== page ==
A fond reminiscence of a man’s coming-of-age summer working as a firewatcher in the Montana Rockies.
Greene seemed to always have a love of the outdoors. But after the watershed summer of 1943, he devoted his life to nature, becoming an esteemed biology professor, director of an educational nature center and president of the American Nature Study Society. The foundation for this impressive life was laid when he was a wide-eyed 16-year-old on a journey to the unexplored spaces of northwestern Montana. There, far away from his home in suburban Philadelphia, he planned to work on a trail maintenance crew and gain a Thoreauvian appreciation of life. Cabinet National Forest was a desolate, uninhabited and supremely beautiful place—but also terrifying at times, particularly to a teenager. Like any great journey, the summer was not without its ups and downs. Greene switched crews several times in the first weeks and experienced homesickness and longing for his girlfriend more than 3,000 miles away. What lay ahead, however, would prove to be the most challenging. Within a week of beginning his sojourn as the solitary firewatcher atop Berray Mountain, Greene had several near-breakdowns. In one suspenseful, touching scene, he flees down the mountain, unable to bear the loneliness of his station, seeking civilization or human contact in any form. A wise ranger calms him with a stern lesson, and from there, Greene is a changed man. Through it all—or at least through the retelling of it—Greene maintains a humility, sense of humor and earnestness that is wholly appealing and endearing. The story itself is well written and steady, and some of the most enjoyable sections are the author’s open, honest analysis of his younger self’s less attractive emotions. Most importantly, this is no sad, elegiac memoir; instead, it’s a man toasting his youth and celebrating life with the same vitality he earned so many summers ago.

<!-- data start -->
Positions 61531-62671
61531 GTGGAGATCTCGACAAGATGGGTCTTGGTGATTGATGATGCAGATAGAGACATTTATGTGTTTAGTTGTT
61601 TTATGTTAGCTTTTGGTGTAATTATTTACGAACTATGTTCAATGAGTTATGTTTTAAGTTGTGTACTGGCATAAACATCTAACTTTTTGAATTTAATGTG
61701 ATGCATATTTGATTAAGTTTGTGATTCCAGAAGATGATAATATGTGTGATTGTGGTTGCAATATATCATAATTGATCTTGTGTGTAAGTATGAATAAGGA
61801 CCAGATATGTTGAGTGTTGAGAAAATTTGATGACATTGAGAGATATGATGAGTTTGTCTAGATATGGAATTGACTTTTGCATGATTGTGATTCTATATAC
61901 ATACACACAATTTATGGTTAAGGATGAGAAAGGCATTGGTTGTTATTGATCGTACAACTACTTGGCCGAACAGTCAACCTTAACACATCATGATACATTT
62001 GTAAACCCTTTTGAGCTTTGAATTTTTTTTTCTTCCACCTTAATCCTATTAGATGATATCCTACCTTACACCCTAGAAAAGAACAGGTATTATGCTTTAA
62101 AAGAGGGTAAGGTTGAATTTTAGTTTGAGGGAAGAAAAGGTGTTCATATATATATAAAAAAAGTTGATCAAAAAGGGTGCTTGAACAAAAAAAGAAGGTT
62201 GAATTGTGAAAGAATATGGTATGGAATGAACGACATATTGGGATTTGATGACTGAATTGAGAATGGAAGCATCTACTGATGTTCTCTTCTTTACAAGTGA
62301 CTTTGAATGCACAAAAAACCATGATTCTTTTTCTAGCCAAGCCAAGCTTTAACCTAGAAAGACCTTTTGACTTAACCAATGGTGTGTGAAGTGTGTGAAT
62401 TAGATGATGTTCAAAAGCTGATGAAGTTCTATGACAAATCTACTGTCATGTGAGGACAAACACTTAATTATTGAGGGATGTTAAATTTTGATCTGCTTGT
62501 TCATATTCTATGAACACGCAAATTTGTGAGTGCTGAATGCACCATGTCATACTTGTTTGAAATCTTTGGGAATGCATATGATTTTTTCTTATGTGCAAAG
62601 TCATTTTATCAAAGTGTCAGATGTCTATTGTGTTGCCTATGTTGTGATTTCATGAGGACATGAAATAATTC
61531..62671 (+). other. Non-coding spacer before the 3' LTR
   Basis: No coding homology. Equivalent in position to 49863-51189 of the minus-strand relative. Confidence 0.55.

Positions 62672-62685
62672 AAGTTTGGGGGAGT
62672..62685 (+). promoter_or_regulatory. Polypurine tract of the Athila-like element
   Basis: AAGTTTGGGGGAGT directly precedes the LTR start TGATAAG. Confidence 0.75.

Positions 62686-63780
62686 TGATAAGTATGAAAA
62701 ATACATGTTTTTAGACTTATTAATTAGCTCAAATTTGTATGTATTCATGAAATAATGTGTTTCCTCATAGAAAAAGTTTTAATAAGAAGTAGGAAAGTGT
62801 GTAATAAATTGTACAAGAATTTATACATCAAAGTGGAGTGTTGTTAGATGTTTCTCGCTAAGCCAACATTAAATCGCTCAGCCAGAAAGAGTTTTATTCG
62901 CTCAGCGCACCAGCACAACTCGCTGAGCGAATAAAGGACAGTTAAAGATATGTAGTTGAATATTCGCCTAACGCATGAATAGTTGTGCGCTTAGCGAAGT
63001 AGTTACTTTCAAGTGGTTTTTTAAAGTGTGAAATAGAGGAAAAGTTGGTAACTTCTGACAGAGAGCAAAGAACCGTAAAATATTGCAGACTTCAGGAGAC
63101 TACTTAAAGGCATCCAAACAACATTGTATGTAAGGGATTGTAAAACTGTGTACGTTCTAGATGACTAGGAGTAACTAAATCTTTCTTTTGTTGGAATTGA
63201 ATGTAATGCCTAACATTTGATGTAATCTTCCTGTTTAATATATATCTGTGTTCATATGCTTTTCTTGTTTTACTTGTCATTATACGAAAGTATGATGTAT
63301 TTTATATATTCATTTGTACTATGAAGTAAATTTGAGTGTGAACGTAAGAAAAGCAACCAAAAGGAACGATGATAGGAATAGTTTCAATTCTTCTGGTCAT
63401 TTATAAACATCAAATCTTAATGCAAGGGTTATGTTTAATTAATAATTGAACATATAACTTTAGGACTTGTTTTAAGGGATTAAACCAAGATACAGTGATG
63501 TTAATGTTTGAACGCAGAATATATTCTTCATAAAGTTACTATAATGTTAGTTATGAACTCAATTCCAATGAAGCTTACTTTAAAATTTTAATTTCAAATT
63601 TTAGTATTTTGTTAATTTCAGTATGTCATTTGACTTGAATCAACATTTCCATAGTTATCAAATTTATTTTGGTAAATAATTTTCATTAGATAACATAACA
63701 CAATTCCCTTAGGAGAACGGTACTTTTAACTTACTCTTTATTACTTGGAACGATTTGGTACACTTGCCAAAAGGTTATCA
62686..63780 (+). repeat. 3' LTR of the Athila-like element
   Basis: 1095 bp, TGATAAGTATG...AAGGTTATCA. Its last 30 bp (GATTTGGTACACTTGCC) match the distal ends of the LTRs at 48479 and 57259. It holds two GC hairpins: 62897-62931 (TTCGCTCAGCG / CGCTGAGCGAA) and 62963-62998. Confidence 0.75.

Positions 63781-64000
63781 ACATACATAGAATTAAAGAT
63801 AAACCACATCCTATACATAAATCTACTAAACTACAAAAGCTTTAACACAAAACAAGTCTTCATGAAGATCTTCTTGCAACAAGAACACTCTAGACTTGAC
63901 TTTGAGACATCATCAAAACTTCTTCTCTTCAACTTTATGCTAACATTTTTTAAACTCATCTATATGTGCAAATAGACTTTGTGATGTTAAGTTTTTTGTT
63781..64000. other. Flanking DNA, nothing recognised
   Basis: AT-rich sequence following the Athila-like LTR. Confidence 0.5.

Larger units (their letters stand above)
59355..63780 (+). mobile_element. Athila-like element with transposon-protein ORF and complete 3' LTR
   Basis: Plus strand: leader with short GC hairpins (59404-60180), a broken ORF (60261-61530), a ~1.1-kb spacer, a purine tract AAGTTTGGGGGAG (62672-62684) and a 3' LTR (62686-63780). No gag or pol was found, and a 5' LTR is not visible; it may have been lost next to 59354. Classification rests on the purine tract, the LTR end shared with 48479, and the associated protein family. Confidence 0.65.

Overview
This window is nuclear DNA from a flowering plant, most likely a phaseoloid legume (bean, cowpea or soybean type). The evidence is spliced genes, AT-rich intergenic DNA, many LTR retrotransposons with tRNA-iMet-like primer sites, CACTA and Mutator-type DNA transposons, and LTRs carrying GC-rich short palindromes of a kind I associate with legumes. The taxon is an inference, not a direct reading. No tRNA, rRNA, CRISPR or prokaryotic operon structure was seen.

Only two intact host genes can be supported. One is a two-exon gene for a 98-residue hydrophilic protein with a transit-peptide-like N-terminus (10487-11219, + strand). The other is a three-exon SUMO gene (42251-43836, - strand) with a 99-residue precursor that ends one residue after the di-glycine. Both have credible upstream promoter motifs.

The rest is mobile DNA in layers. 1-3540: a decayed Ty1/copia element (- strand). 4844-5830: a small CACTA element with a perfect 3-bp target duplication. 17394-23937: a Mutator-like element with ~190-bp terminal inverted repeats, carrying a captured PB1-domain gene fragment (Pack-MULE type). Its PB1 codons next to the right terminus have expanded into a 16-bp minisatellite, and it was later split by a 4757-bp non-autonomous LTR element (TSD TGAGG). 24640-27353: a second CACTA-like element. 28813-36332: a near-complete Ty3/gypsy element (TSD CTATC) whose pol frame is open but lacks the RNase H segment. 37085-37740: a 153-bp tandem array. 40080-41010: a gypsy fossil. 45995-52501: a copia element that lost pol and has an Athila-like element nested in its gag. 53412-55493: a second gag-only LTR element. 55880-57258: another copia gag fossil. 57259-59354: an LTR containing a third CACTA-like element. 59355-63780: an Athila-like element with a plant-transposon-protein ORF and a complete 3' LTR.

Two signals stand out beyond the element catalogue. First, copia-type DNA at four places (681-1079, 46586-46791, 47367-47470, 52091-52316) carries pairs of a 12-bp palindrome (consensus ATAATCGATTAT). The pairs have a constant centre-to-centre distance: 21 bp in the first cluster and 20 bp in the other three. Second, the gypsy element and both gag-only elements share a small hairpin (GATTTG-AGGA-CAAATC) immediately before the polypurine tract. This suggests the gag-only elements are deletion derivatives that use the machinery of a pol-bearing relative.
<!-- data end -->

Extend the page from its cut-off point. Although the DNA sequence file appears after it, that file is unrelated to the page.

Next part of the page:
An excellent memoir for those who have experienced the wonder of open Western space, or the delayed rush of maturity.